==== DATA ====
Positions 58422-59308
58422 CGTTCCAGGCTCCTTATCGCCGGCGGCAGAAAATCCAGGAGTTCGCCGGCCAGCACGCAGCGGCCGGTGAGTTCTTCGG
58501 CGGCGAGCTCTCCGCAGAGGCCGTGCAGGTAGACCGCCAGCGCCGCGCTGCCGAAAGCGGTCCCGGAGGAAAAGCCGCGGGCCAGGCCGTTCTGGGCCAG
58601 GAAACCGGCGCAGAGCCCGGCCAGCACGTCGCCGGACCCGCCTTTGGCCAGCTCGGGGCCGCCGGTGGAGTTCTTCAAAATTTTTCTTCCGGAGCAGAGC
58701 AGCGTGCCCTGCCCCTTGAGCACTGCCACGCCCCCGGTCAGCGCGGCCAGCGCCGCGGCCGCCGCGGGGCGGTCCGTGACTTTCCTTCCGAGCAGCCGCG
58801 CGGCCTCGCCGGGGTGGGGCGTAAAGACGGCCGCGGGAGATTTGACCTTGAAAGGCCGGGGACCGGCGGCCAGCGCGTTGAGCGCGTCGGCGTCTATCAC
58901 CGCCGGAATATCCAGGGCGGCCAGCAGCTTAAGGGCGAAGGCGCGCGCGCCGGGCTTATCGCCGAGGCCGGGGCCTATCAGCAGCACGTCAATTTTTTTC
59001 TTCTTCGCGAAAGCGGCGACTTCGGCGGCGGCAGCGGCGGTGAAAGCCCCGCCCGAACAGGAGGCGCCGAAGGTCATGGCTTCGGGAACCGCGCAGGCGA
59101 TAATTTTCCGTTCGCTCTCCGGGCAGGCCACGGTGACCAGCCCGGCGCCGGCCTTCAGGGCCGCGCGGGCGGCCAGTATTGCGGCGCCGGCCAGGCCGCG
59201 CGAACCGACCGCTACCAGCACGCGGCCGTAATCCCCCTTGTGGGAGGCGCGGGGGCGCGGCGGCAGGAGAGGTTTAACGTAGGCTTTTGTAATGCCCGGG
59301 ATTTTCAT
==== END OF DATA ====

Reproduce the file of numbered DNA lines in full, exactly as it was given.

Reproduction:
Positions 58422-59308
58422 CGTTCCAGGCTCCTTATCGCCGGCGGCAGAAAATCCAGGAGTTCGCCGGCCAGCACGCAGCGGCCGGTGAGTTCTTCGG
58501 CGGCGAGCTCTCCGCAGAGGCCGTGCAGGTAGACCGCCAGCGCCGCGCTGCCGAAAGCGGTCCCGGAGGAAAAGCCGCGGGCCAGGCCGTTCTGGGCCAG
58601 GAAACCGGCGCAGAGCCCGGCCAGCACGTCGCCGGACCCGCCTTTGGCCAGCTCGGGGCCGCCGGTGGAGTTCTTCAAAATTTTTCTTCCGGAGCAGAGC
58701 AGCGTGCCCTGCCCCTTGAGCACTGCCACGCCCCCGGTCAGCGCGGCCAGCGCCGCGGCCGCCGCGGGGCGGTCCGTGACTTTCCTTCCGAGCAGCCGCG
58801 CGGCCTCGCCGGGGTGGGGCGTAAAGACGGCCGCGGGAGATTTGACCTTGAAAGGCCGGGGACCGGCGGCCAGCGCGTTGAGCGCGTCGGCGTCTATCAC
58901 CGCCGGAATATCCAGGGCGGCCAGCAGCTTAAGGGCGAAGGCGCGCGCGCCGGGCTTATCGCCGAGGCCGGGGCCTATCAGCAGCACGTCAATTTTTTTC
59001 TTCTTCGCGAAAGCGGCGACTTCGGCGGCGGCAGCGGCGGTGAAAGCCCCGCCCGAACAGGAGGCGCCGAAGGTCATGGCTTCGGGAACCGCGCAGGCGA
59101 TAATTTTCCGTTCGCTCTCCGGGCAGGCCACGGTGACCAGCCCGGCGCCGGCCTTCAGGGCCGCGCGGGCGGCCAGTATTGCGGCGCCGGCCAGGCCGCG
59201 CGAACCGACCGCTACCAGCACGCGGCCGTAATCCCCCTTGTGGGAGGCGCGGGGGCGCGGCGGCAGGAGAGGTTTAACGTAGGCTTTTGTAATGCCCGGG
59301 ATTTTCAT